NEW RELEASE! Cooking for the King

August 22, 2013

L624Service of the Heart, Soul, and Kitchen

A look at Cooking for the King: Winning Recipes for Shabbos and Yom Tov

By Malka Winner

Every year, my friend and I have the same conversation.

“This year, my Rosh Hashanah is going to be all about ruchniyus,” she says. “So I’m making the menu very, very simple.”

“But it’s still Yom Tov,” I protest. “And you have to make food for meal after meal, so you must be cooking something.”

“True,” she concedes. “But still, ruchniyus, not gashmiyus, that’s what matters! Right?”

“Right,” I say. “But what about the simanim?”

And round and round we go…

This year that conversation is going to be different. Enter Cooking for the King, a new cookbook that takes care of the gashmiyus—while nourishing the ruchniyus. Cooking for the King by Renee Chernin (Brand Name Publishing, 2013), is more than a cookbook. It’s a guidebook to Rosh Hashanah, and indeed to domestic life throughout the year, from the grocery store to the kitchen to the table—and everywhere in between.

“The woman who, day in and day out, manages and cares for her Jewish home holds the key to eternity,” Chernin writes. She acknowledges that a life of chores and housework “can feel fragmented.” But when you flip through the pages and see the beautiful photographs of Chernin’s easy-to-make dishes, you can’t help but be caught up in her enthusiasm.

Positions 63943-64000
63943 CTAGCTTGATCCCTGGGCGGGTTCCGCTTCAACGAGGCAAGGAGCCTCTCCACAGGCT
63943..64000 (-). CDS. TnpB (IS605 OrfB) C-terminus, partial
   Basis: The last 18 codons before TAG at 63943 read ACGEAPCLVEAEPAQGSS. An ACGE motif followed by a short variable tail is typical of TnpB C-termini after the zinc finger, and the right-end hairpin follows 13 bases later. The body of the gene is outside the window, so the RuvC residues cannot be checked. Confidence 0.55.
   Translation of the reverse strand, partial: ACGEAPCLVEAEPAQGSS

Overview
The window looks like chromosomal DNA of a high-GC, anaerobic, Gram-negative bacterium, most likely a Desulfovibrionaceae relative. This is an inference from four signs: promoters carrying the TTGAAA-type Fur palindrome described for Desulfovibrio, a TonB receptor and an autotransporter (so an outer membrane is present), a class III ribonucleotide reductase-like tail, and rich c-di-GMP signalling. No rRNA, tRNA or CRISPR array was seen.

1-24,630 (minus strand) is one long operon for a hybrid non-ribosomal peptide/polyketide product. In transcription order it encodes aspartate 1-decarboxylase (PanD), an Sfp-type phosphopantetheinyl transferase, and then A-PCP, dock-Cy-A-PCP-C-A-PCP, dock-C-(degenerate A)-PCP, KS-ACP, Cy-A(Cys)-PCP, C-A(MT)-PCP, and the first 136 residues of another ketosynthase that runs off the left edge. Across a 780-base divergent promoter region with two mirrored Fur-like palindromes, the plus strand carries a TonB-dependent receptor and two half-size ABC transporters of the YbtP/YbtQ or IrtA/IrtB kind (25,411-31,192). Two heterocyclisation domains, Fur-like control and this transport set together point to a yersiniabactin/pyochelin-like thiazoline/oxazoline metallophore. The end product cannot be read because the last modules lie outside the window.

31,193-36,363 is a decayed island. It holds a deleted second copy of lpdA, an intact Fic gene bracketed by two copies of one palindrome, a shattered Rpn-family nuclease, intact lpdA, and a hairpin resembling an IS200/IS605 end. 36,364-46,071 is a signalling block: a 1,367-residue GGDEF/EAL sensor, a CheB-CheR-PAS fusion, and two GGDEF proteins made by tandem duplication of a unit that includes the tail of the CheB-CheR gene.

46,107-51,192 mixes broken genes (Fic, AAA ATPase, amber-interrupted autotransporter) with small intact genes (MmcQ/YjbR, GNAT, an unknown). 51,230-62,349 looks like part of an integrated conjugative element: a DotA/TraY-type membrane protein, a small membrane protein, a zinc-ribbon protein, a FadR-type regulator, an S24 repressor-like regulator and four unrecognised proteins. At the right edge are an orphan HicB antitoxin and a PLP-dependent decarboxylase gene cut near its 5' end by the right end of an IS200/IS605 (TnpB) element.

Organized around the structure of a holiday meal—starting with salad and ending with dessert—the cookbook makes you want to just get busy planning your own yom tov meals. And with numerous, appetizing-looking options in each section, the most discerning chef—or most simple cook—will find recipes that appeal to her.

Chernin takes normal, everyday ingredients and turns them into foods with flair, whether it’s the Harvest Bisque, with its surprise ingredient (an apple), or the Best Rosh Hashanah Meatballs, which you’ll want to make year-round. She turns simanim into side dishes, soup, and salad, making Rosh HaShanah preparations easier, without all the simanim needing to be made individually. Many of these recipes are also sure to become perennial classics.

The recipes are easy to follow; they were developed with busy wives and mothers in mind, providing prepare-ahead instructions, shelf-life information, menu suggestions, complementary side dishes, and more. Chernin even shares tips on how to organize and prepare in Elul.

But the truth is, this cookbook isn’t just for Elul and Tishrei. It can be used throughout the year. The majority of the recipes, like the Pareve Cream of Zucchini Soup, the Roasted Beet Chips, the Brown Sugar Salmon, the Caramelized Onion Chicken, and Good as Gold Potatoes, to name a few, are ones you’ll want to use time and again, regardless of whether there’s a yom tov on the calendar.

Chernin’s book so aptly demonstrates that one can eat to indulge or one can use food “to build a bridge between heaven and earth.” Cooking for the King builds a bridge between recipes for food and recipes for life. This year, Rosh Hashanah preparations will be different; Cooking for the King is a siman of that!

Click here to order online.

Dance of the Puppet – Chapter 9

August 16, 2013

purple bookIsrael Book Shop presents Chapter 9 of a new online serial novel, Dance of the Puppet, by Esther Rapaport. Check back for a new chapter every week. Click here for previous chapters. 

Copyright © Israel Bookshop Publications.